Hellen Obiri runs world-leading 5000m as Sifan Hassan breaks European record at Anniversary Games
Shelly-Ann Fraser-Pryce is close to being in the form of her life as the two-time Olympic champion won the Müller Anniversary Games women’s 100m easily in 10.78 to just miss her six-year-old meeting record of 10.77.
Her reaction time was a modest 0.155 but her pick up was sensational and the Jamaican won by a well over a metre from Dina Asher-Smith.
The Briton ran 10.92 to maintain her consistent sub-11 form, while Marie-Josee Ta Lou was third in 10.98.
World 200m champion Dafne Schippers was disqualified with a reaction time five-thousandths outside the limit.
In the heats, Asher-Smith was mightily impressive, winning her race in 10.91 for her equal second fastest ever time in comfortably repelling the challenge of Ta Lou’s 10.96.
Daryll Neita was a non-qualifying fifth in 11.24.
In the opening heat, Fraser-Pryce won into a light headwind in 10.95 with Imani Lansiquot the leading Briton in a non-qualifying sixth in 11.24.
“At first I was a bit put off by the false start but I was glad I was able to go back and reset myself,” said Fraser-Pryce.
“I am definitely happy. It’s a long season and I’ve been training and training. To come out here and run 10.78 is a fabulous time.”
Asher-Smith said: “I wanted to go 10.8 today, so seeing that time in the final was a bit frustrating. But I really can’t be disappointed with two 10.9s and I’ll definitely look to push to faster times as the season progresses. ”
Also on the track, all eyes were on the women’s 5000m to see if Sifan Hassan could add to her record-breaking 2019.
She did as she set an European record but she was well beaten by world champion Hellen Obiri.
The pace was never really fast enough for a world record. Natalie Rule led through 1000m in 2:53.90 and Winnie Nanyondo passed 2000m in 5:48.44. Gloriah Kite led at 3000m in 8:46.22 as the pace slowed and the world record now looked impossible.
Hassan had sat at the back of the leading group of 10 but she powered past 4000m in 11:39.09 and her laps of 66.94 and 65.48 meant she had just Obiri and Tirop for company.
Obiri kicked past down the back straight and Hassan stayed close but she could not produce her usual kick and she was picked off by Tirop down the straight.
Obiri won in a world-leading and meeting record 14:20.36, with Tirop second in a PB 14:20.68.
“I am so happy because this is my favourite track and I have done my best and I ran the way I wanted to,” said Obiri. “In the last lap I was thinking ‘work hard’ and I said to myself when I went past Hassan: ‘let me go and see if you can catch me’.”
Hassan struggled across the line in 14:22.12 which marginally improved her European record of 14:22.34.
“I went out fast but I’m still very tired from the mile in Monaco last week, both physically and emotionally,” Hassan said following her world record there. “But I still ran a PB, so I’m happy.”
Laura Weightman set a PB of 14:51.78 in 12th to go sixth all-time in the UK.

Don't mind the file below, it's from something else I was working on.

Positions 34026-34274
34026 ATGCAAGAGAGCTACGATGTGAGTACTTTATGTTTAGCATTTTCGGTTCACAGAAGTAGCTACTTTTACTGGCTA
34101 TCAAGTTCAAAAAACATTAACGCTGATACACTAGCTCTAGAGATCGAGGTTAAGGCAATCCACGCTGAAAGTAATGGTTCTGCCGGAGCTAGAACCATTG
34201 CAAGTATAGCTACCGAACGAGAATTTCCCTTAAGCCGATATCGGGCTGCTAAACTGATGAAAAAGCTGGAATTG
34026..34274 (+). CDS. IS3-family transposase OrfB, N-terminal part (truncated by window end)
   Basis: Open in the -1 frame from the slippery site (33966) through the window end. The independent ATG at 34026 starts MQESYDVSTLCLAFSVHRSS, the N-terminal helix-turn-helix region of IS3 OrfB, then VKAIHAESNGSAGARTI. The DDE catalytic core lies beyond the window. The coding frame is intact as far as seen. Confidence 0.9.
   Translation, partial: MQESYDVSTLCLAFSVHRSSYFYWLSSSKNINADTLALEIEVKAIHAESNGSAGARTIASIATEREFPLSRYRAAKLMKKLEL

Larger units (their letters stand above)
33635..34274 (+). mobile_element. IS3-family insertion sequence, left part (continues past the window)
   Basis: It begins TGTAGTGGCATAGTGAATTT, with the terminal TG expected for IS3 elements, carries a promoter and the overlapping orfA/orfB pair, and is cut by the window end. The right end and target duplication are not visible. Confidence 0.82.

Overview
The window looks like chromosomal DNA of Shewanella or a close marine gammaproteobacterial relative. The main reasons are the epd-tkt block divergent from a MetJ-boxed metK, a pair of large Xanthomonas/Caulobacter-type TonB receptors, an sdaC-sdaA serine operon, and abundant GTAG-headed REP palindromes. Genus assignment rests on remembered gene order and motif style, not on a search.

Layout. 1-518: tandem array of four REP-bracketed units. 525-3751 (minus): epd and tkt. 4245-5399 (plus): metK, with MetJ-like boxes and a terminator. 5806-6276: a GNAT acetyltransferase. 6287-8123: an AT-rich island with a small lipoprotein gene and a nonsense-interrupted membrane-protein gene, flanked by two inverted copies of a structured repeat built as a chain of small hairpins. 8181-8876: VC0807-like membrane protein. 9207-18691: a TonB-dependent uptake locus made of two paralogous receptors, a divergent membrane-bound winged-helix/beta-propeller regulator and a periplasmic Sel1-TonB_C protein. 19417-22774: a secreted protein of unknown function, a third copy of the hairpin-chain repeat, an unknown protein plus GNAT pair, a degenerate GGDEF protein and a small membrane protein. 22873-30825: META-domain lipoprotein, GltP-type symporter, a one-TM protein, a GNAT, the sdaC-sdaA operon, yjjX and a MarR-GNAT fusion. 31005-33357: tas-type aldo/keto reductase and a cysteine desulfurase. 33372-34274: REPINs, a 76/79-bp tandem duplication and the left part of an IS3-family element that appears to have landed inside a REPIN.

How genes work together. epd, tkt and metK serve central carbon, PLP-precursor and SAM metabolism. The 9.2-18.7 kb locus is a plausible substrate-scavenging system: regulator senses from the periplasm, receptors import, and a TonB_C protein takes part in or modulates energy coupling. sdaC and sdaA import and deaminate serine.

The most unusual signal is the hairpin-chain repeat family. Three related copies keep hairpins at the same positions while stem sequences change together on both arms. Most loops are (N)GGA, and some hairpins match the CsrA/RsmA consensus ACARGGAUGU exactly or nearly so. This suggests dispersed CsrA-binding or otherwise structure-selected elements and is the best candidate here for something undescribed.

Just behind her Eilish McColgan was 13th in 14:51.89, despite suffering from a cold.
Jessica Judd and Rosie Clarke set PBs of 15:16.47 and 15:19.75 to gain Doha World Championships qualifiers back in 17th and 18th but Melissa Courtney dropped out.
Lynsey Sharp won the 800m in her fastest time for two years as she confirmed her good form from Monaco.
The early pace was fast – probably too much so as Aneta Lemiesz led through 400m in 56.91 with Sharp third in 57.3.
Natoya Goule was ahead at 500m in 72.5 and 600m in 87.7.
The Jamaican, who ran 1:57.90 in Monaco, surprisingly faded in the closing stages and Sharp kicked ahead with 100m to go.
She lost a little momentum in a painful 15.4 last 100m but her reward was a fine 1:58.61 which might have been even quicker but for the fast early pace.
The Scot said: “It was a good race. It’s so nice to be in this stadium in London. Everyone has been saying how fast the track is so it was good to make the most of it today with a season’s best. I’m happy with my time. Last week was good but it was so nice to back myself up here as well.”
Behind her, Catriona Bisset was just over a metre back in an Australian record 1:58.78.
In third, Alex Bell improved her PB to 1:59.82 just ahead of European indoor champion Shelyana Oskan-Clarke who improved her season’s best from 2:01.47 to 1:59.83.
In sixth, Hannh Segrave, who paced the 1500m on Saturday, took over two seconds off her PB with 2:00.18.
While Goule was a rare Jamaican disappointment on the weekend, there was success in the 400m hurdles.
Rushell Clayton won in a huge PB of 54.16 to defeat double world champion Zuzana Hejnova, who ran 54.33.
In sixth, European bronze medallist Meghan Beesley strengthened her Doha claim with a UK lead and world qualifying 55.20.
The women’s long jump was a high-quality affair. World leader Malaika Mihambo won in a meeting record 7.02m and had further jumps of 6.96m and 6.93m to underline her superiority.
Brittney Reese finished strongly to jump 6.82m and finish second.
Lorraine Ugen was fifth in 6.62m with Katarina Johnson-Thompson not at her very best this weekend finishing seventh in 6.47m.
The highlight of the women’s para events was Sophie Hahn’s T35-38 100m victory in 12.45 to go close to her world record of 12.43.
World champion Stef Reid won the T44-T64 long jump with a 5.36m leap.
The Club Connect relay saw wins for Shaftesbury Barnet’s under-20 women in 46.31 to go third all-time, Blackheath and Bromley’s under-17 team in 47.61, Croydon’s under-15s in 48.67 and Reading’s under-13 team in 52.06.
» See the July 25 issue of AW magazine for full coverage from London